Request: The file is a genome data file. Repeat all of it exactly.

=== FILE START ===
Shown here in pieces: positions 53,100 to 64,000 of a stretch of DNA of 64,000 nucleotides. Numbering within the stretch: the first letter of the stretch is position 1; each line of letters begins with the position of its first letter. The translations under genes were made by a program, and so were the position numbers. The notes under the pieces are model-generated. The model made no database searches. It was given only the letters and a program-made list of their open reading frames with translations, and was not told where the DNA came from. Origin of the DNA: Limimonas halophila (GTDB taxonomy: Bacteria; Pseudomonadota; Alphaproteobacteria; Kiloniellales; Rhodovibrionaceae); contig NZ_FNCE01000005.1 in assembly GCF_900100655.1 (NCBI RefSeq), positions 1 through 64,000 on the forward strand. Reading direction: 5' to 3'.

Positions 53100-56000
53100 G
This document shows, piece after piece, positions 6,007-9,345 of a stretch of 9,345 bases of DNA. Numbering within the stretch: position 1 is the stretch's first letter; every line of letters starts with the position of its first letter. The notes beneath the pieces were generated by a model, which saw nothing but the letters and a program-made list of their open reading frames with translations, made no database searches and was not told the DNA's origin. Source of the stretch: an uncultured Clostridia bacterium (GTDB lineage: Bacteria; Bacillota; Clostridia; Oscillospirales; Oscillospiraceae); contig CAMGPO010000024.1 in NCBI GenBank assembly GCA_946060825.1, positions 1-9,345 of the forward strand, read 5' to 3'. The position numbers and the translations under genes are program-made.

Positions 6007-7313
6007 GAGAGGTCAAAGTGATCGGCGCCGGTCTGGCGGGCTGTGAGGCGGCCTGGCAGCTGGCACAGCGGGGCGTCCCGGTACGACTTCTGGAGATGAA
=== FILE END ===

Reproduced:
Shown here in pieces: positions 53,100 to 64,000 of a stretch of DNA of 64,000 nucleotides. Numbering within the stretch: the first letter of the stretch is position 1; each line of letters begins with the position of its first letter. The translations under genes were made by a program, and so were the position numbers. The notes under the pieces are model-generated. The model made no database searches. It was given only the letters and a program-made list of their open reading frames with translations, and was not told where the DNA came from. Origin of the DNA: Limimonas halophila (GTDB taxonomy: Bacteria; Pseudomonadota; Alphaproteobacteria; Kiloniellales; Rhodovibrionaceae); contig NZ_FNCE01000005.1 in assembly GCF_900100655.1 (NCBI RefSeq), positions 1 through 64,000 on the forward strand. Reading direction: 5' to 3'.

Positions 53100-56000
53100 G
This document shows, piece after piece, positions 6,007-9,345 of a stretch of 9,345 bases of DNA. Numbering within the stretch: position 1 is the stretch's first letter; every line of letters starts with the position of its first letter. The notes beneath the pieces were generated by a model, which saw nothing but the letters and a program-made list of their open reading frames with translations, made no database searches and was not told the DNA's origin. Source of the stretch: an uncultured Clostridia bacterium (GTDB lineage: Bacteria; Bacillota; Clostridia; Oscillospirales; Oscillospiraceae); contig CAMGPO010000024.1 in NCBI GenBank assembly GCA_946060825.1, positions 1-9,345 of the forward strand, read 5' to 3'. The position numbers and the translations under genes are program-made.

Positions 6007-7313
6007 GAGAGGTCAAAGTGATCGGCGCCGGTCTGGCGGGCTGTGAGGCGGCCTGGCAGCTGGCACAGCGGGGCGTCCCGGTACGACTTCTGGAGATGAA